Ripple Effect: socially transformative storytelling

Photo by Christine Stewart

Photo by Christine Stewart

The Access to Media Education Society (AMES) was created 20 years ago with the goal of providing access to media training and technology for people grossly misrepresented or invisible in mainstream media. On Sept. 22, they celebrate two decades of learning and change at the AMES 20th Anniversary AGM. 

AMES runs a multitude of programs and workshops in communities and schools in the province, with in-school workshops (facilitated by older students in both elementary and high schools) as well as after-school programs and projects. Often they come into the same classes for workshops multiple times, allowing them the opportunity to have more in-depth activities, discussions and projects. But while it allows them to have more meaningful dialogue with the students, they haven’t always had that opportunity.

“We first started working in schools in 2002,” says Deblekha Guin, founding executive director at AMES, “at that point there wasn’t that kind of stuff at all. We used to do just 90-minute presentations.”

In the years that followed, AMES continued to push educators to have them in classes multiple times – as that was needed to make the workshops work best.

“We wanted to have an opportunity to build relationships,” says Guin. “You don’t want to stuff information in people’s heads, you need more time. We wanted to be able to have conversations that are more organic, and also fun.”

Visions for change

Deblekha Guin, founding executive director of AMES. | Photo by Samm Moore

Deblekha Guin, founding executive director of AMES. | Photo by Samm Moore

With the ability to engage with groups over a longer period of time, AMES has had both in and after-school programs flourish, with five currently running. One is HumanEYES, run largely in elementary schools with children in grades 6 and 7. This project aims to create inter-generational storytelling with students and some of the older members of the community.

“This year we focused on food,” says Guin. “The students created cookbooks, interviewing an elder, talking about their lives and food from their childhood. They also cooked with the elder and presented it through art.”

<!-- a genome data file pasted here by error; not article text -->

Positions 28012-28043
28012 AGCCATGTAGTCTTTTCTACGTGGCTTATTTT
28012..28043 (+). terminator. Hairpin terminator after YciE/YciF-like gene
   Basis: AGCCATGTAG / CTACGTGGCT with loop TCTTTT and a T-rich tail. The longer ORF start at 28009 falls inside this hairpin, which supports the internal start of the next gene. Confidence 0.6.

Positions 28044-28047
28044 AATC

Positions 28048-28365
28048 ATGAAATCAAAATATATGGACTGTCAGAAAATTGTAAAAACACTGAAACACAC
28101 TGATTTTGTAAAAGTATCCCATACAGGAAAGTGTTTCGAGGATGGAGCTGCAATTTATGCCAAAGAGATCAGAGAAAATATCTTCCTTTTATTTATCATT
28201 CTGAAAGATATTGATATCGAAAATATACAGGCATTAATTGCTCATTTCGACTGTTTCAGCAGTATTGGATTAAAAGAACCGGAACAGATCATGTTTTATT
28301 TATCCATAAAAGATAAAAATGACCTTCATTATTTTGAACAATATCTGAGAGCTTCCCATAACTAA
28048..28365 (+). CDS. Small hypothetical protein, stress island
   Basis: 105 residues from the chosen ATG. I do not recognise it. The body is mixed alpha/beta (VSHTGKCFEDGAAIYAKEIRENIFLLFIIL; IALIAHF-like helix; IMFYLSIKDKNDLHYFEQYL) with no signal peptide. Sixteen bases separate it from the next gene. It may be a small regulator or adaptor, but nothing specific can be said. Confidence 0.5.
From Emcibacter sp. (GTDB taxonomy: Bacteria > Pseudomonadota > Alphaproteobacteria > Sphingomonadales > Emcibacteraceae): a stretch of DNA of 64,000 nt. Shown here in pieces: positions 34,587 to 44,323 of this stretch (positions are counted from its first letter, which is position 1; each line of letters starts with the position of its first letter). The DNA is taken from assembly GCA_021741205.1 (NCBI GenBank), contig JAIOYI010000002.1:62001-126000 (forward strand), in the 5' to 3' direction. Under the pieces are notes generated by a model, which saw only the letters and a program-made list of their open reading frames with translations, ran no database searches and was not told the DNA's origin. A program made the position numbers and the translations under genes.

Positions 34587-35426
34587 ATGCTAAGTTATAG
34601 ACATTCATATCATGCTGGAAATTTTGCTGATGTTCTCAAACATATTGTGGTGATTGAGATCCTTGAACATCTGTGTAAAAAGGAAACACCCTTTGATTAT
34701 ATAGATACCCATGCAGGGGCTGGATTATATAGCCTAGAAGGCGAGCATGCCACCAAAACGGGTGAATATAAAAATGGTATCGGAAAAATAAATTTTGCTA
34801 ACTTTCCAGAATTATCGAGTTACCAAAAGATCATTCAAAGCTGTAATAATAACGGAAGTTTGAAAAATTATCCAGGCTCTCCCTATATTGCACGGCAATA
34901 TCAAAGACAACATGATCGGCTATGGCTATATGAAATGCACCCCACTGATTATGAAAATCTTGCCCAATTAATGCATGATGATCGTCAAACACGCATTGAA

HumanEYES isn’t the only project focusing on inter-generational relationships. Digital Forage is another project. This project has been in place for the last four or five years, and brings youth and elders from Galiano and the neighboring Penelakut Island together, with the elders sharing information about the nature around them and the youth documenting it all.

“We’re using new school tech and old school knowledge to learn more about the area around us,” says Guin.

Climate Matters began with members of six different (primarily indigenous) communities banding together to make videos with independent movie makers about the importance of climate change awareness. It is now in its second year, and the films made by youth are now being presented in the workshops they are facilitating at schools.

The final two programs are #HerDigitalVisions and #GirlsMakeGames. #HerDigitalVisions is an after-school program that works with self-identified teenage girls in order to build their digital savvy. #GirlsMakeGames builds on that, with the program being AMES’ first foray into the world of game making. Participants learn the basics of coding and game-making, as well as exploring ways to change the portrayal of women in games.

Community-based culture

The celebration itself will begin with a lot of different stations available to check out, with slideshows showcasing past projects, displays with the cookbooks from HumanEYES and other items and presentations reflecting the history of AMES, which Guin describes as a blend of “heart, art and change.”

The formal show will start with letting the audience experience what AMES does in their workshops, and will be followed by presentations from a variety of people.

“We want to do a couple of activities, getting good dialogue and creative conversations going,” says Guin. “We’re going to have lots of creative presentations from AMES members, as well as spoken word performances from people who work with us and are very committed to embodying the idea of creativity and change.”

The celebration will showcase what AMES is trying to instill in the community: creativity, critical thinking and compassion.

“We’re trying to bring all the threads together to engage the whole student,” says Guin. “Building relationships, building people’s trust, encouraging people to not accept the world immediately how it is presented.”

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